Advertisement

The Kyoto Protocol and European and Italian Regulations in Agriculture

  • Davide Savy
  • Antonio Nebbioso
  • Rocío Dánica Cóndor
  • Marina Vitullo
Chapter

Abstract

Climate change represents the most important challenge for the international scientific community, for the inherent and irreversible modification brought about in natural ecosystems. International institutions increasingly adopt measures to promote preservation of ecosystems and counteract the social and economical consequences of environmental decline. Here we review the actions undertaken by both the Intergovernmental Panel for Climate Change (IPCC) and the United Nations Framework Convention on Climate Change (UNFCCC), aimed to stabilize and reduce concentrations of greenhouse gases (GHG) in atmosphere, including the Kyoto Protocol that obliges developed countries to provide the political and legal framework to meet the Protocol’s expectations. Moreover, it is mandatory for national policies to reduce the occurrence of main risky events, such as landslides, floods, and desertification processes, whose frequency have rapidly risen in the Mediterranean regions mostly susceptible to climatic changes. According to the Kyoto Protocol, each signed party should include, in its annual GHG inventory, information on GHG possibly removed by means of carbon sinks activities such as land use, land-use change and forestry (LULUCF). Italian laws encompass the National System for the Italian Greenhouse Gas Inventory and the National Registry for Carbon sinks. The latter estimates GHG emissions by sources and accounts for their net removal based on sinks of the LULUCF sector that includes forest land, cropland, grassland, wetlands, and settlements. These compartments in 2008 removed 87.3 Mt of CO2 from atmosphere while, from 1990 to 2008, the total removal as CO2 equivalent increased by 34.8%, CO2 accounting for more than 99% of both total emissions and removals of the sector. Within this frame, carbon sequestration in cultivated soils has become important to add new carbon sinks other than LULUCF. The relation of soil management practices to the increase in soil organic matter is a basic requirement to develop a solid methodology to assess carbon stock changes in soil pool and provide a useful database over the national territory.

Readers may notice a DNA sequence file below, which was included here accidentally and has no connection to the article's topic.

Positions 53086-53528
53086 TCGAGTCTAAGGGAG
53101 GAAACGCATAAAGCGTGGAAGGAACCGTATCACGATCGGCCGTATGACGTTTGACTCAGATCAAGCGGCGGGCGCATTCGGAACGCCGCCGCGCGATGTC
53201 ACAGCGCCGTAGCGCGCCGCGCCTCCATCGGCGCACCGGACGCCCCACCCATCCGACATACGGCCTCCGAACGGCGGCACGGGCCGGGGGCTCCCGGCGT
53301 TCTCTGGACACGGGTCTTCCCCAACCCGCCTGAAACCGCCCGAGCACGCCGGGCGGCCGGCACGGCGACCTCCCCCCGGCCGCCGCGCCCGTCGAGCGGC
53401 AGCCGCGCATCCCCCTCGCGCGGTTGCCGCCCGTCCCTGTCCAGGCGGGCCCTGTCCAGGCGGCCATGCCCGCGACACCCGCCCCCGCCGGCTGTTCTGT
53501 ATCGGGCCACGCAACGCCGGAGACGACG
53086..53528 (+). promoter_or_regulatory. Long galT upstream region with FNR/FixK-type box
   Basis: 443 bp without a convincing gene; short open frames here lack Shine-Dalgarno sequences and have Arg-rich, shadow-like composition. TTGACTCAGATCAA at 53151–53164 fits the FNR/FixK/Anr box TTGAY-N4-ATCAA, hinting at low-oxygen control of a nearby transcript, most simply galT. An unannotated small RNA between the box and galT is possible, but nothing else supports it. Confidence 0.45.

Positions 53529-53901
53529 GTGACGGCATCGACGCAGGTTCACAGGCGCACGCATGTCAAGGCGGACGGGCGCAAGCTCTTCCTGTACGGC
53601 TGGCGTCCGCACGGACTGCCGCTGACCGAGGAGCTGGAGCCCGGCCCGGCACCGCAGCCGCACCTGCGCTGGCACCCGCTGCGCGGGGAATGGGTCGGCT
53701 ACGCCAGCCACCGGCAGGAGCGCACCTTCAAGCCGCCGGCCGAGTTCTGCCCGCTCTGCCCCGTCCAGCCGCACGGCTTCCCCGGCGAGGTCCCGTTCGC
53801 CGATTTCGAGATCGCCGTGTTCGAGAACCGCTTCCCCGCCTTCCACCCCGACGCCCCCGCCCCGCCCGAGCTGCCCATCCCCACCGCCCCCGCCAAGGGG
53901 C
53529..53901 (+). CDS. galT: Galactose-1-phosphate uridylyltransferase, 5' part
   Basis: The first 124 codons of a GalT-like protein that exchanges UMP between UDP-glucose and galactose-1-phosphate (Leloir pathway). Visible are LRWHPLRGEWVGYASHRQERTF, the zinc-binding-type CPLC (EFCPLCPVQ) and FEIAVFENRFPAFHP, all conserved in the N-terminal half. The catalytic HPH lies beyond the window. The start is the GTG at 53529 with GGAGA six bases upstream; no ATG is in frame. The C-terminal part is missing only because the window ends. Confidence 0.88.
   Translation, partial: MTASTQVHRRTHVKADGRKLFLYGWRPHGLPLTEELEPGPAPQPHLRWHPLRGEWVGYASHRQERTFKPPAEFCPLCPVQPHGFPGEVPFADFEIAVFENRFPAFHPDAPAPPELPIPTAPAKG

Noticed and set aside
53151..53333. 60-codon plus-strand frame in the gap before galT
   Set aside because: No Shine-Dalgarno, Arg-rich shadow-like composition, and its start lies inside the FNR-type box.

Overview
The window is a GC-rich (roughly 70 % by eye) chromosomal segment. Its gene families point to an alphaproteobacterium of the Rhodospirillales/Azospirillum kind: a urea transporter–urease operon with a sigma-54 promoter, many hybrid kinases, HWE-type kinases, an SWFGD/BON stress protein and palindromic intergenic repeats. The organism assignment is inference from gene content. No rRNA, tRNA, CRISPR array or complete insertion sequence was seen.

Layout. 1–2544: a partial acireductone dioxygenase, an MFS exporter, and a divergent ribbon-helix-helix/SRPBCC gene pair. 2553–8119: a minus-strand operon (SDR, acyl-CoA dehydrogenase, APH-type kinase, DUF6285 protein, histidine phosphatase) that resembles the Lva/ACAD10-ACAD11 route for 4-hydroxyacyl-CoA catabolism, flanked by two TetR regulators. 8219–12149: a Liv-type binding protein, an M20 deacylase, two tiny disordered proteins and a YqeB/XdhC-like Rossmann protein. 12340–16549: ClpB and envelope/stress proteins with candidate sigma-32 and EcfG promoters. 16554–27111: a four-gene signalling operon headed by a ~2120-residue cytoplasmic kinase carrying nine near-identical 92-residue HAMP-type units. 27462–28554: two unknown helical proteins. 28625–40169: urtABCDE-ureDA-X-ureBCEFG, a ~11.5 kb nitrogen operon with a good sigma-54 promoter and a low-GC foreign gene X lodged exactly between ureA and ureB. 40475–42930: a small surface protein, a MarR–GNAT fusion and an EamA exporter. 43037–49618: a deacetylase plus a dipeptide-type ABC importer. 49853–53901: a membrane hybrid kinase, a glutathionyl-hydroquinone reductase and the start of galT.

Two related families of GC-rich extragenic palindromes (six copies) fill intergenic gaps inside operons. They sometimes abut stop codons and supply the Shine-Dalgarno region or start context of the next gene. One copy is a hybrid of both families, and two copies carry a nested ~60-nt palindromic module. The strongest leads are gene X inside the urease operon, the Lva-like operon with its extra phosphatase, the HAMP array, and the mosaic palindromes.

Keywords

Clean Development Mechanism Kyoto Protocol Soil Organic Matter Content Clean Development Mechanism Project Third Assessment Report 
These keywords were added by machine and not by the authors. This process is experimental and the keywords may be updated as the learning algorithm improves.